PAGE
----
Growth Trends for Related Jobs
Conserving local, state and national parks is the main responsibility of park rangers. But the direct assignment can greatly influence their duties. Some will find themselves working with fire control, while other park rangers will work almost exclusively with protecting wildlife. They may also focus on educating the public, enforcing laws and regulations, controlling traffic and visitor use of park areas, and even taking part in search and rescue. Pay is generally based on grade level.
Entry-Level Salary Ranges
Park rangers work under the general schedule, a civil service classification and pay scale. Within the general schedule, park rangers usually start out at a grade level of GS-3 and earn promotions up to a grade level of GS-13, according to the Office of Personnel Management. In Arkansas, salaries for GS-3 rangers, or entry-level park rangers, range anywhere from $24,933 to $28,758 a year, depending on education and experience. GS-4 rangers, who usually possess more specialized skills, earned $27,990 to $36,384 a year, while GS-5 rangers, who tend to patrol areas and respond to emergencies, earned $31,315 to $40,706.
Midlevel and Senior-Level Salaries
As rangers gain experience, they move into more operational positions with more responsibilities. Midlevel rangers usually fall within the grade levels of GS-7 to GS-9 and earn pay bumps accordingly. As of 2013, GS-7 park rangers in Arkansas brought home anywhere from $38,790 to $50,431, while those at the GS-9 level earned $47,448 to $61,678 a year. Senior-level rangers often find themselves working independently, and they're often considered specialists in their area of the park system, which brings increases in grade and pay. GS-11 park rangers, for example, earned $57,408 to $74,628 annually. Upon reaching GS-13, park rangers earned $81,823 to $106,369 a year.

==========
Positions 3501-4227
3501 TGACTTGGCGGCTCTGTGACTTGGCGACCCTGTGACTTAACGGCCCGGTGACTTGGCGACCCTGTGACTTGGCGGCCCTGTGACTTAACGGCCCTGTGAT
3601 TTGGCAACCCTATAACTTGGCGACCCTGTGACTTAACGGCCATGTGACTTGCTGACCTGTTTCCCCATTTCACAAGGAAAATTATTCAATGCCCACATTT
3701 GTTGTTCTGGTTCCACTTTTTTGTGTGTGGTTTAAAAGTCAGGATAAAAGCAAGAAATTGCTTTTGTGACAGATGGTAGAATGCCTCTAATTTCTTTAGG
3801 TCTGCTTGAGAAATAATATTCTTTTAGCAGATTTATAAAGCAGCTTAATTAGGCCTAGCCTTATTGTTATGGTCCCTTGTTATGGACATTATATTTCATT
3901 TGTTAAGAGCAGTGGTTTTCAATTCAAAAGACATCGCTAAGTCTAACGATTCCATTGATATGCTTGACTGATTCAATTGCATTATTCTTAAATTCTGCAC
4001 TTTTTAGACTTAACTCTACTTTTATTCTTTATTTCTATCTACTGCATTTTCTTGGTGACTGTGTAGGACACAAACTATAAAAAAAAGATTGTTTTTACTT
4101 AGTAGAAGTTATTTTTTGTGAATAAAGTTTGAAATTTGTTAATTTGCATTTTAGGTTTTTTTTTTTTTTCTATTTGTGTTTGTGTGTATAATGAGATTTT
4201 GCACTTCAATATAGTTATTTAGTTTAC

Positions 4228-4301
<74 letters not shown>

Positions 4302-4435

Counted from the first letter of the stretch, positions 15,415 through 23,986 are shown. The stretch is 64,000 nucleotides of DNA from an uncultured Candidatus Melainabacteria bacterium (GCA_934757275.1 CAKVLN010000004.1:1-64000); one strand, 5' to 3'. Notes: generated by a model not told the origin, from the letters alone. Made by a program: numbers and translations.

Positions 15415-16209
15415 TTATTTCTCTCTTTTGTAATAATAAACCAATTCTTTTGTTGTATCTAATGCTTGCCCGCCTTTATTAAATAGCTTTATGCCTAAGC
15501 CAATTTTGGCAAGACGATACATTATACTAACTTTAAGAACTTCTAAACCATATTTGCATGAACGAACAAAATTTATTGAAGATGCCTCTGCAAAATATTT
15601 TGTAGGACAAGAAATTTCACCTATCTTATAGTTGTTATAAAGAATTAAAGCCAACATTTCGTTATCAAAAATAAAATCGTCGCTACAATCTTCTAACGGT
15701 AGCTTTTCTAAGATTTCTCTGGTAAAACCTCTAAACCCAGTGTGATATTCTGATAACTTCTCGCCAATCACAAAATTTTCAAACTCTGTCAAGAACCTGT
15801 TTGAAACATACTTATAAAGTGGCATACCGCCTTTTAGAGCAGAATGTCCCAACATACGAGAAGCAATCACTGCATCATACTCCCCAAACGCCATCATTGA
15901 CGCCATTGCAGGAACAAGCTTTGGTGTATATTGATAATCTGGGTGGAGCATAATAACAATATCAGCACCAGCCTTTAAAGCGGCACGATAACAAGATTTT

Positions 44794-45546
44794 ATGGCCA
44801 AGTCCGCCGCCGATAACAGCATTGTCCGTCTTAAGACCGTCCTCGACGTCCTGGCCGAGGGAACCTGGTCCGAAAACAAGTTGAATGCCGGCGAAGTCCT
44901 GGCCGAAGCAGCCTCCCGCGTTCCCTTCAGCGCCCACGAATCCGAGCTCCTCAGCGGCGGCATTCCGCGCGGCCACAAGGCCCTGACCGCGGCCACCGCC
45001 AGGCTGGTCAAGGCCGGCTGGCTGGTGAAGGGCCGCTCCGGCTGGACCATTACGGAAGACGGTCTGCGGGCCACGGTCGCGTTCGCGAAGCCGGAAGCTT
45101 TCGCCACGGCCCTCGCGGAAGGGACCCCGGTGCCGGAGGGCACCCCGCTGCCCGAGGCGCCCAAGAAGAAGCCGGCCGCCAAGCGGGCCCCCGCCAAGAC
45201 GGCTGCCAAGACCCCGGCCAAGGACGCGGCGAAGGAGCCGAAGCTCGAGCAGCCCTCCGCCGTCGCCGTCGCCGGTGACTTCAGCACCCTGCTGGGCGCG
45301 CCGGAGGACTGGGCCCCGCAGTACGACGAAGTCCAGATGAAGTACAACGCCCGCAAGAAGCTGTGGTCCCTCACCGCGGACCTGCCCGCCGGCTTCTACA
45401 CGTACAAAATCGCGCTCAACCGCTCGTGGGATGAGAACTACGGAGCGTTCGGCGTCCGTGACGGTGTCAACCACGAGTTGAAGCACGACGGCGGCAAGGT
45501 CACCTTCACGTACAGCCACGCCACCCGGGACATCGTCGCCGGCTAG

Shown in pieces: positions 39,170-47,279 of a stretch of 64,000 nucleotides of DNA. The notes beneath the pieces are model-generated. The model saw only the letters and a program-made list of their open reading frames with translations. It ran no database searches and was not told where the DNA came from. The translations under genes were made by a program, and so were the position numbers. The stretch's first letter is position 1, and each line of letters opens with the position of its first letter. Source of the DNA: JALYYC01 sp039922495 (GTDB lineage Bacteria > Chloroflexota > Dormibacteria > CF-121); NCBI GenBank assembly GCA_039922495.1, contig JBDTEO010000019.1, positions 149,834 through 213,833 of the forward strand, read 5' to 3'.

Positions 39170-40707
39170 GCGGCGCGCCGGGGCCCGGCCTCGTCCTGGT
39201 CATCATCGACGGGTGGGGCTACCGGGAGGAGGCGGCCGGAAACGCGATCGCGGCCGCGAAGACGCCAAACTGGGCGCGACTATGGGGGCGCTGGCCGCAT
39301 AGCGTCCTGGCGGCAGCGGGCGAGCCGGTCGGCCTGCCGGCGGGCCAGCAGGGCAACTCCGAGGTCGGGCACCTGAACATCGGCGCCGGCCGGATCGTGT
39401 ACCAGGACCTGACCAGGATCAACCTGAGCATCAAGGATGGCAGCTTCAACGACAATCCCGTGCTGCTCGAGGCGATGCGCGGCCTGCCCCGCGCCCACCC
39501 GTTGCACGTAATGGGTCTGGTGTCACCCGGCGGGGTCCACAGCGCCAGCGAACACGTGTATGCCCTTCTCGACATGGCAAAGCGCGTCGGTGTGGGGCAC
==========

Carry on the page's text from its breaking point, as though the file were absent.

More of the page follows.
Variances a Result of Responsibilities
The wide ranges in pay have a lot to do with responsibilities. At the start of their careers, park rangers are often assigned to information desks to answer visitor questions or as lookouts to spot smoke and fires. Midlevel park rangers typically work in a more developmental capacity, such as coordinating group visits, recruiting candidates for volunteer programs, and designing new programs and exhibits. At the senior level, duties involve more leadership, such as heading an agency park program, coordinating staff activities across various parks, and acting as advisers in drafting policies and procedures for the park system.
Requirements for Rangers Vary
Though requirements to become a park ranger vary, candidates generally must complete or be enrolled in a seasonal law enforcement training program. Depending on the grade level and responsibilities of the position, rangers may also need a bachelor's degree in natural resource management, park and recreation management, law enforcement, earth sciences, natural sciences, public administration or a related field. Previous parks experience may be substituted for a degree when applicable. For example, a ranger at the GS-4 level isn't excluded from consideration for a position just because he lacks a degree. His work experience may provide the skill necessary to succeed in the new role.
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